If you cannot manage this, talk to your practitioner as they may be able to change the terms of your arrangement. However, they may also simply terminate your IVA, or apply to the court to make you bankrupt. The sooner you inform your provider, the more likely they are to be able to help.

The best way to avoid missing a payment is to keep your practitioner up-to-date with your situation. If you are struggling to pay, there are options available:

  • Short Term Financial Difficulty, such as maternity leave or losing your job:
    • You can request a payment break of up to 9 months over 5 years without the need to involve your creditors, depending on the nature of the request.
    • Missed months resulting from a payment break would need to be paid before your arrangement can be completed; generally by an extension of the term.
  • Long-Term Financial Difficulty
    • Your insolvency practitioner could lower your monthly IVA costs, but this is only possible with the consent of your creditors unless a reduction of less than 15% of your original contribution is required.
    • If it is not possible to lower your monthly payments and you cannot afford them, then your IVA may fail.
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Cancelling an IVA

It is possible to cancel your IVA before it finishes, but this is not something that should be done lightly. Talk to your practitioner about your circumstance first, and they may be able to help you with whatever problem you are having.

To cancel your IVA, you must contact your practitioner in writing. You will then receive a notice of termination, and your IVA will be failed. When this happens, you will need to:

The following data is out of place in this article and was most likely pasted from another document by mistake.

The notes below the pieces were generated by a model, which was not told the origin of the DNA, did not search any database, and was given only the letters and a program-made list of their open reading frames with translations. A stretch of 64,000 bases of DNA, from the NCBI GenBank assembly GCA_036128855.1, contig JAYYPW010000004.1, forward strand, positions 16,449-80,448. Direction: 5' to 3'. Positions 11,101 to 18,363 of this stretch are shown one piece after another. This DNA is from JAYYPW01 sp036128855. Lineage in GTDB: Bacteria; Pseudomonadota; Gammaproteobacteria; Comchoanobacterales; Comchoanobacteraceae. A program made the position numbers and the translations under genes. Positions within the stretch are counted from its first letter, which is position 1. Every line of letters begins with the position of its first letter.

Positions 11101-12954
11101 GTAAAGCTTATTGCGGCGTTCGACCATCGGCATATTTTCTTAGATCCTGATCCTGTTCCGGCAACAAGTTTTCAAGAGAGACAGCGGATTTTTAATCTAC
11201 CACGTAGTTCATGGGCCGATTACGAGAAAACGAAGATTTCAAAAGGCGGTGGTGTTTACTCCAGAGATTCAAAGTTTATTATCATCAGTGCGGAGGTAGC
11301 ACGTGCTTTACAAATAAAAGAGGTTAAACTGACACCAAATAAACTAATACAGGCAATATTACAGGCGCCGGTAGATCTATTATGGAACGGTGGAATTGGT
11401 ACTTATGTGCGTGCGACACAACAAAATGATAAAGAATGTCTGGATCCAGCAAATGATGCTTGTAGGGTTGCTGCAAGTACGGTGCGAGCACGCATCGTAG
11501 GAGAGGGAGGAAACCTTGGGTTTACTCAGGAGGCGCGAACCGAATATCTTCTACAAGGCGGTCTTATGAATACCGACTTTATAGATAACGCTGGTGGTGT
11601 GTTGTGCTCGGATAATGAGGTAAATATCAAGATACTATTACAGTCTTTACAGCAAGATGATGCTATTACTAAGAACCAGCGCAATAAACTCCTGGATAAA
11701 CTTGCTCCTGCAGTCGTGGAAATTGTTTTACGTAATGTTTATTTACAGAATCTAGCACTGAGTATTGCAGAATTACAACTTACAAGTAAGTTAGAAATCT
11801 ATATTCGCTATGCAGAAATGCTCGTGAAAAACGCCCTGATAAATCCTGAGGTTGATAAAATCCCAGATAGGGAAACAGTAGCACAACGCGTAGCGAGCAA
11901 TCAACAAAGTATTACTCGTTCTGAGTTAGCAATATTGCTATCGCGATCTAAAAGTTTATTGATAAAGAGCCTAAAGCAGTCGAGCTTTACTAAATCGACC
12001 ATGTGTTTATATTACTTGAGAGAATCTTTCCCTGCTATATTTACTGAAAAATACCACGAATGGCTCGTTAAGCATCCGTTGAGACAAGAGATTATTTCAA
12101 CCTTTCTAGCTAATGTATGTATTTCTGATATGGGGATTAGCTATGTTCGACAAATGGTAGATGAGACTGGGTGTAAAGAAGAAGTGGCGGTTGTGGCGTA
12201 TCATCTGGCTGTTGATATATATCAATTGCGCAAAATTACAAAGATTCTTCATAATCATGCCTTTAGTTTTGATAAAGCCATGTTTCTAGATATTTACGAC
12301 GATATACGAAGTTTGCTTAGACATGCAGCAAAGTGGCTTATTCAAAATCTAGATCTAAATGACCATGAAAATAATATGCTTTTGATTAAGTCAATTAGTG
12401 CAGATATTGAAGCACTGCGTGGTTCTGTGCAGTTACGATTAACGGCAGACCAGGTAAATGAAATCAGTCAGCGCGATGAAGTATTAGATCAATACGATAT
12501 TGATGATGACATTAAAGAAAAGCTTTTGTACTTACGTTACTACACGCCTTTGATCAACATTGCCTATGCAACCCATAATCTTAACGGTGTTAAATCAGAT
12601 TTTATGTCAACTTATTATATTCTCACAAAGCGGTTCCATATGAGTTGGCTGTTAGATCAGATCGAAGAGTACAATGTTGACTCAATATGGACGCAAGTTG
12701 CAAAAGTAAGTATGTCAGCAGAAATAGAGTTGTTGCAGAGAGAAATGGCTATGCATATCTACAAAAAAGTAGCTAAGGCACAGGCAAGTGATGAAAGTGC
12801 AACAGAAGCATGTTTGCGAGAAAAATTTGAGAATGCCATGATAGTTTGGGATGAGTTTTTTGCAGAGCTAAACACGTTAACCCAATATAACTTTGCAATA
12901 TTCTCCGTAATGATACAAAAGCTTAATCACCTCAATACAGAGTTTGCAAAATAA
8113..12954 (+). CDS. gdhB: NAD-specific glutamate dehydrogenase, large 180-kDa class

• Organise repayment of your debts to each of your creditors. You will still owe them the remaining amount. Your debts are not written off if your IVA is ended early.
  • Pay your IVA provider for the service they had provided thus far.

Your practitioner or your creditors could now chose to make you bankrupt. If your creditors do this, they no longer need to serve you with a ‘statutory demand’ to warn you of their intentions as a failed IVA is sufficient grounds.

To avoid bankruptcy, the best thing to do is to contact all of your creditors as soon as possible after your IVA fails, and negotiate repayment directly.

 

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Entering into an IVA can seem daunting, and there is plenty to consider when deciding if it is your best option. Here are the main ways that an IVA might affect your life on a day-to-day basis.

Your Career